I was beginning to write the second part of my thoughts on the scandal and I stumbled upon this article in Architectural Digest, dated March 13th, 2019. I honestly thought it was a joke when I first saw the title of the article. I nearly thought I was reading something from The Onion and when I realized what happened, I almost felt sorry for Architectural Digest. This magazine published an article about William Macy and Felicity Huffman that featured their home in Snowmass, Colorado, the day after college admissions fraud story broke. It was probably too late to stop the publication when the scandal hit the news. It is a glossy spread that praises the couple to no end. The link is here if you would like to read it. I put the two most relevant quotes below. In a direct quote, William Macy says,
“We’ve got extra cross-country skis; we’ve got go-karts; we’ve got horses—anything you want to play with, we’ve got the toys,” says Macy of the stockpile designed to entice their teenage daughters back once they leave for college. But bells and whistles aside, it’s hard to imagine anyone not wanting to return to a house—or couple—that exudes this much warmth.”
This had my jaw on the ground. Not only did they allegedly commit fraud to get their children accepted at certain schools, but they also have “all the toys” to entice them to come back home when once they leave to attend college, the very school where they were accepted under false pretenses. (Or fraud)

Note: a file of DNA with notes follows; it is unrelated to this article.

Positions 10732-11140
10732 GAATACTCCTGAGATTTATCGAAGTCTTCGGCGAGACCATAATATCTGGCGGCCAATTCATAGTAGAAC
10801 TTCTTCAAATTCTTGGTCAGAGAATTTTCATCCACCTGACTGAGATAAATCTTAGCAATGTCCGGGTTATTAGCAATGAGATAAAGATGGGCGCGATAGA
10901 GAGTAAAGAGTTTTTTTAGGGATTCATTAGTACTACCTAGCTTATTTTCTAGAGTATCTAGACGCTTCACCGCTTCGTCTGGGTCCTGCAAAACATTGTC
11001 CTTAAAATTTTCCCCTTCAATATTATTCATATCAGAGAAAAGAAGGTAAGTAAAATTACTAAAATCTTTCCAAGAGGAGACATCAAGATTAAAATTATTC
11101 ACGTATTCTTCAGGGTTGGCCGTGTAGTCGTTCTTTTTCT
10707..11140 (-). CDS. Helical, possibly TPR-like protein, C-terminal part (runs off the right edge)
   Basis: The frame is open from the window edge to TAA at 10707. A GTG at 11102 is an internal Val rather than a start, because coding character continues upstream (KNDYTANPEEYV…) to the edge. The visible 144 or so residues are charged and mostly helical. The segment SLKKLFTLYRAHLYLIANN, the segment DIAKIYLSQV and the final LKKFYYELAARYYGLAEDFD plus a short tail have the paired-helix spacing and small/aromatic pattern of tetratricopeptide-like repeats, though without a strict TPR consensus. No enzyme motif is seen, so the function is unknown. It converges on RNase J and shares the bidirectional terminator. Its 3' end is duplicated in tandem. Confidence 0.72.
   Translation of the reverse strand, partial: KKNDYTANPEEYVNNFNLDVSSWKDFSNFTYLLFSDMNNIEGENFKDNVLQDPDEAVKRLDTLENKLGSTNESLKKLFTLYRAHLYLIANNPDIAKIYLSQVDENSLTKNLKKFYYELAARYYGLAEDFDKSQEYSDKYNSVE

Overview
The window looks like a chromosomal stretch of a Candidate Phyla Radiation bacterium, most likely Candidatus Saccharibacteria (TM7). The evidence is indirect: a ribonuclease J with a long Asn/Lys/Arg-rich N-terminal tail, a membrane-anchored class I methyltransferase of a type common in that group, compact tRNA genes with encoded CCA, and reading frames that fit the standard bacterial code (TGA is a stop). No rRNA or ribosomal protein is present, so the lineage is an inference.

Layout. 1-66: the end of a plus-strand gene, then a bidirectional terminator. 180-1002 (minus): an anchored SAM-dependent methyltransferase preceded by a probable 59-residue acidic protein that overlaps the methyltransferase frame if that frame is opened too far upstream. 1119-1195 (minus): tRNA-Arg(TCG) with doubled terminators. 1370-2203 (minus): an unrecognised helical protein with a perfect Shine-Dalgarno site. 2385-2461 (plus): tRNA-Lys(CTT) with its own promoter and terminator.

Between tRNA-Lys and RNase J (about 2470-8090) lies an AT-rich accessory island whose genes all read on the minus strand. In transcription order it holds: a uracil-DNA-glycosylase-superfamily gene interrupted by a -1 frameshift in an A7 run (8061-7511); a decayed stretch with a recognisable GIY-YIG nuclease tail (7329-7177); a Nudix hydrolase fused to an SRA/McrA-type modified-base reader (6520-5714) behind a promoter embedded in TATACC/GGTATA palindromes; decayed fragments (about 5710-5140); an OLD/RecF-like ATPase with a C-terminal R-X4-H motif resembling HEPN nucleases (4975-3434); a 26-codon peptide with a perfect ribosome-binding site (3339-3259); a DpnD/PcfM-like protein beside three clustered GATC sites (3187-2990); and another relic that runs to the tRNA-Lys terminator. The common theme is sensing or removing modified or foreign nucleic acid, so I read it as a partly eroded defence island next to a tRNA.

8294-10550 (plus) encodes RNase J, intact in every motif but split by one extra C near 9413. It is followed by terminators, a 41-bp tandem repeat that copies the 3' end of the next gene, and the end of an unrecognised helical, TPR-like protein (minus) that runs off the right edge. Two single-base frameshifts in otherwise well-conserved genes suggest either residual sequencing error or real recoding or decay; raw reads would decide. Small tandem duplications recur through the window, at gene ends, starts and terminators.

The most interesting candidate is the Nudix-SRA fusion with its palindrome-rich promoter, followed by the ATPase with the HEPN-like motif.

But that wasn’t even the worst part. The author went on to write,
“And it’s not only the promise of good times with an illustrious yet refreshingly real Hollywood couple that is appealing. It’s their genuinely good-natured energy and values, which are reflected beautifully in the antique- and family portrait–studded home, an “old-new house” (as the couple refers to it) with an appropriately rich and poignant backstory.
The line, “their good-natured energy and values” has got to have the people at AD curling their toes. Stay tuned…I thought I would write this blog in two parts but it might take three or four…😡😡😡
I am still processing the college admissions scandal that broke this week and trying to collect my thoughts because I am having a hard time getting my head around what happened.
Matt Reed has a blog on Inside Higher Education and I always look forward to what he writes because it is prescient and he is an administrator on a local community college campus where I once worked, so his writing sometimes involves issues quite close to home. He often pens a piece called “Friday Fragments” where he briefly touches on a variety of topics that are not necessarily connected. I decided to adopt his format because I honestly do not know where to begin or how to connect it all. So here goes…